Data & Civil Rights: Consumer Finance Primer

Data & Civil Rights Conference, October 2014

8 Pages Posted: 24 Dec 2014

See all articles by Alex Rosenblat

Alex Rosenblat

Data & Society Research Institute

Rob Randhava

The Leadership Conference on Civil and Human Rights

Danah Boyd

Data & Society Research Institute; Microsoft Research

Seeta Peña Gangadharan

New America Foundation - Open Technology Institute

Corrine Yu

The Leadership Conference on Civil and Human Rights

Date Written: October 30, 2014

Abstract

Title VIII (the Fair Housing Act) of the Civil Rights Act of 1968 was the first federal legislation to prohibit institutions from considering some protected class information, like religion, in underwriting consumer mortgages. This prohibition extended to include additional protected class categories, and to apply to other types of consumer credit transactions into the 1970s. However, other characteristics that identify a particular demographic group, like address, in lieu of protected class information can still become unintentional proxies for protected status. New data analytics tools, predictive technologies, and an increasingly available range of data sources have enabled new financial instruments and services to be developed, but access to high- quality services remains restricted, often along racial and socio-economic class lines. How data is used and how algorithms and scores are designed have the potential to minimize or maximize discrimination and inequity. Yet, because of the complexity of many of these systems, developing mechanisms of oversight and accountability is extremely challenging. Not only is there little transparency for those being assessed, but the very nature of the new types of algorithms being designed makes it difficult for those with technical acumen to truly understand what is unfolding and why. This raises significant questions for those invested in making certain that finance and pricing are fair.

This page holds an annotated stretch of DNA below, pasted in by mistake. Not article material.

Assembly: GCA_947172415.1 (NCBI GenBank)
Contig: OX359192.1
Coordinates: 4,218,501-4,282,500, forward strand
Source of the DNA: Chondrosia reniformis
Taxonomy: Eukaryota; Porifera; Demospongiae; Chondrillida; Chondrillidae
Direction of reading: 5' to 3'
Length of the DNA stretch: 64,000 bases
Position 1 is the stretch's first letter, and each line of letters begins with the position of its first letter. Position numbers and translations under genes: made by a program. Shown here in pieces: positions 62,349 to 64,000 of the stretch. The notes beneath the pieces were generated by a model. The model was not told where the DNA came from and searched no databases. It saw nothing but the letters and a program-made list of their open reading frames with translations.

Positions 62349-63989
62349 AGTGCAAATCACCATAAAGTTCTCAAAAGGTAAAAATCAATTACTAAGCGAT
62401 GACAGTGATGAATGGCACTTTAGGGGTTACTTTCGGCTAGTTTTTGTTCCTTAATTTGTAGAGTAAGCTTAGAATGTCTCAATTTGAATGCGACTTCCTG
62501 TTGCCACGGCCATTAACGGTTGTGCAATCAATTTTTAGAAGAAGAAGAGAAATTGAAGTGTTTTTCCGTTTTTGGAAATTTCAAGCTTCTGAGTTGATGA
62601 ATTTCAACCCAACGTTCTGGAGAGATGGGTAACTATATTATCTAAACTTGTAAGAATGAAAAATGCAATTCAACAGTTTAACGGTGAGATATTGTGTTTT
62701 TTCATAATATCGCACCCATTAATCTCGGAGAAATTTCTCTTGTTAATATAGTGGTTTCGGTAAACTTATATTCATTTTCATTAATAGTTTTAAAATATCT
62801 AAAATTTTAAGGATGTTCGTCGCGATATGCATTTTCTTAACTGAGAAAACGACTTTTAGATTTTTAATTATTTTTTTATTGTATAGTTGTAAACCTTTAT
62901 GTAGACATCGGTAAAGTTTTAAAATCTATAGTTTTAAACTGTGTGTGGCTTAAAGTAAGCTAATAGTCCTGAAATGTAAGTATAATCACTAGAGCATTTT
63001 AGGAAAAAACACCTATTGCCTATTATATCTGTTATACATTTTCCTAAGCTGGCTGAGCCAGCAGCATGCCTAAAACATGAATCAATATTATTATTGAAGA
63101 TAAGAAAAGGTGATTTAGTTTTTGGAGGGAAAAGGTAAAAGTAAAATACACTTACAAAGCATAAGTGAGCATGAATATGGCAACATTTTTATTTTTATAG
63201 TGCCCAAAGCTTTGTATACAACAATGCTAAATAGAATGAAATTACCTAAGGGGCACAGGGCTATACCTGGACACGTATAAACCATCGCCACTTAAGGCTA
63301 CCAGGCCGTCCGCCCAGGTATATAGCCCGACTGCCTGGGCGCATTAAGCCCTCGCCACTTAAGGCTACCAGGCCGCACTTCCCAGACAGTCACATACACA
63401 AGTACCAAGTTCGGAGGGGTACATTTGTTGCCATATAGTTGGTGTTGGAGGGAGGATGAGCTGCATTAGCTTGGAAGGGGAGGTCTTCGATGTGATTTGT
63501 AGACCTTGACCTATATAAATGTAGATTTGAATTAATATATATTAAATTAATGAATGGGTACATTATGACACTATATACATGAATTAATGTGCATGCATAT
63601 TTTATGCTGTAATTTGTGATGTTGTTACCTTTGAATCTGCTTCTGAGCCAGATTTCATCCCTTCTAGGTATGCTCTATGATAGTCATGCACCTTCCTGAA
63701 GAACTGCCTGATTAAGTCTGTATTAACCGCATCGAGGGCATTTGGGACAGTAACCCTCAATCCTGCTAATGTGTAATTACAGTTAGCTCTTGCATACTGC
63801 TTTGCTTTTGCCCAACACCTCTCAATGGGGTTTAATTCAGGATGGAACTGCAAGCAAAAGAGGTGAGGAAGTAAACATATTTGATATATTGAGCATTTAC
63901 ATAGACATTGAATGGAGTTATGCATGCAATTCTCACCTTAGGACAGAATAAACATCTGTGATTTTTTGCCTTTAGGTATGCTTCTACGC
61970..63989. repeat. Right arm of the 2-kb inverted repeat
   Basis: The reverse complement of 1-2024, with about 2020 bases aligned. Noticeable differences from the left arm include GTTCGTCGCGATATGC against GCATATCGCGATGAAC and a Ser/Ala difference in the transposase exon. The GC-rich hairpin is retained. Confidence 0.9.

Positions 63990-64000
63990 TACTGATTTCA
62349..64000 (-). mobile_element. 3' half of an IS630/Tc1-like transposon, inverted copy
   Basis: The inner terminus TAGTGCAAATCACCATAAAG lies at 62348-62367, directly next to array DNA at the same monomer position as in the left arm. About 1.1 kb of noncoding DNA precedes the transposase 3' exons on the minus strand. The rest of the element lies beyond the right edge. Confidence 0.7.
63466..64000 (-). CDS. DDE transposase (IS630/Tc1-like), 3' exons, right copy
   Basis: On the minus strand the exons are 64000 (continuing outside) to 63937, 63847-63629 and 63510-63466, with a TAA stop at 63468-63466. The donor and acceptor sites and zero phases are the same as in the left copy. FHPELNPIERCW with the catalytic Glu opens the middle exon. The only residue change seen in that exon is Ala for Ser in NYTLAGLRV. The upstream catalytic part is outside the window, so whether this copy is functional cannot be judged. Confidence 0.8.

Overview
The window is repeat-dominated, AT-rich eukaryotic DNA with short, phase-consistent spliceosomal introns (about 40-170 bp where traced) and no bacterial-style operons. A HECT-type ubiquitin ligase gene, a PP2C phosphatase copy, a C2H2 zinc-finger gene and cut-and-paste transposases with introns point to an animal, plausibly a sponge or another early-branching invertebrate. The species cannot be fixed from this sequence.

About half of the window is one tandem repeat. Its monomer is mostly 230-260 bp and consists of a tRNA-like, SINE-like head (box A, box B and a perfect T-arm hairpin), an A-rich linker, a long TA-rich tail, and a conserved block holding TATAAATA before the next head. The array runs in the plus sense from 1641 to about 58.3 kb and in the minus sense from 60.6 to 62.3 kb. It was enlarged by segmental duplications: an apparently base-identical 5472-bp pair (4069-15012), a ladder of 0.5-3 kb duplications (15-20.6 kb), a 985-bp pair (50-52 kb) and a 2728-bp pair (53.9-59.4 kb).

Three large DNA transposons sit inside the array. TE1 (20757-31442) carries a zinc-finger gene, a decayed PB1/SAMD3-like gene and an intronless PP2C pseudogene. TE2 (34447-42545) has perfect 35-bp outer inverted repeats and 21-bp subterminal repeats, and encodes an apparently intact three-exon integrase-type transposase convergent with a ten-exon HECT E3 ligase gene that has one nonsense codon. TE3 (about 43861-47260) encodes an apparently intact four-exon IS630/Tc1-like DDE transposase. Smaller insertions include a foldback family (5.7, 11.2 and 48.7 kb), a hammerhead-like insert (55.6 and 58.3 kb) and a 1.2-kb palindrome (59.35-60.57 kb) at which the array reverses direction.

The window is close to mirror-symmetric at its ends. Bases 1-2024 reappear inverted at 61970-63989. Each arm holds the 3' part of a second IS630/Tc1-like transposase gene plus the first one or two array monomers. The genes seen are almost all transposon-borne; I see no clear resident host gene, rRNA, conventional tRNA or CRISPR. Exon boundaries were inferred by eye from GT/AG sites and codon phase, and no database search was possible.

Keywords: predictive algorithms, finance, fair housing, oversight, accountability, credit-scoring, discrimination

Suggested Citation

Rosenblat, Alex and Randhava, Rob and Boyd, Danah and Gangadharan, Seeta Peña and Yu, Corrine, Data & Civil Rights: Consumer Finance Primer (October 30, 2014). Data & Civil Rights Conference, October 2014. Available at SSRN: https://ssrn.com/abstract=2541870 or http://dx.doi.org/10.2139/ssrn.2541870

Alex Rosenblat

Data & Society Research Institute ( email )

36 West 20th Street
New York,, NY
United States

HOME PAGE: http://www.datasociety.net

Rob Randhava

The Leadership Conference on Civil and Human Rights ( email )

HOME PAGE: http://www.civilrights.org/

Danah Boyd (Contact Author)

Data & Society Research Institute ( email )

36 West 20th Street
11th Floor
New York,, NY 10011
United States

HOME PAGE: http://www.datasociety.net

Microsoft Research ( email )

One Memorial Drive, 12th Floor
Cambridge, MA 02142
United States

HOME PAGE: http://research.microsoft.com/

Seeta Peña Gangadharan

New America Foundation - Open Technology Institute ( email )

1899 L St., N.W., Suite 400
Washington, DC 20036
United States

Corrine Yu

The Leadership Conference on Civil and Human Rights ( email )

1629 K Street NW
10th Floor
Washington, DC 20006
United States

HOME PAGE: http://www.civilrights.org/

Register to save articles to
your library

Register

Paper statistics

Downloads
66
Abstract Views
569
rank
342,213
PlumX Metrics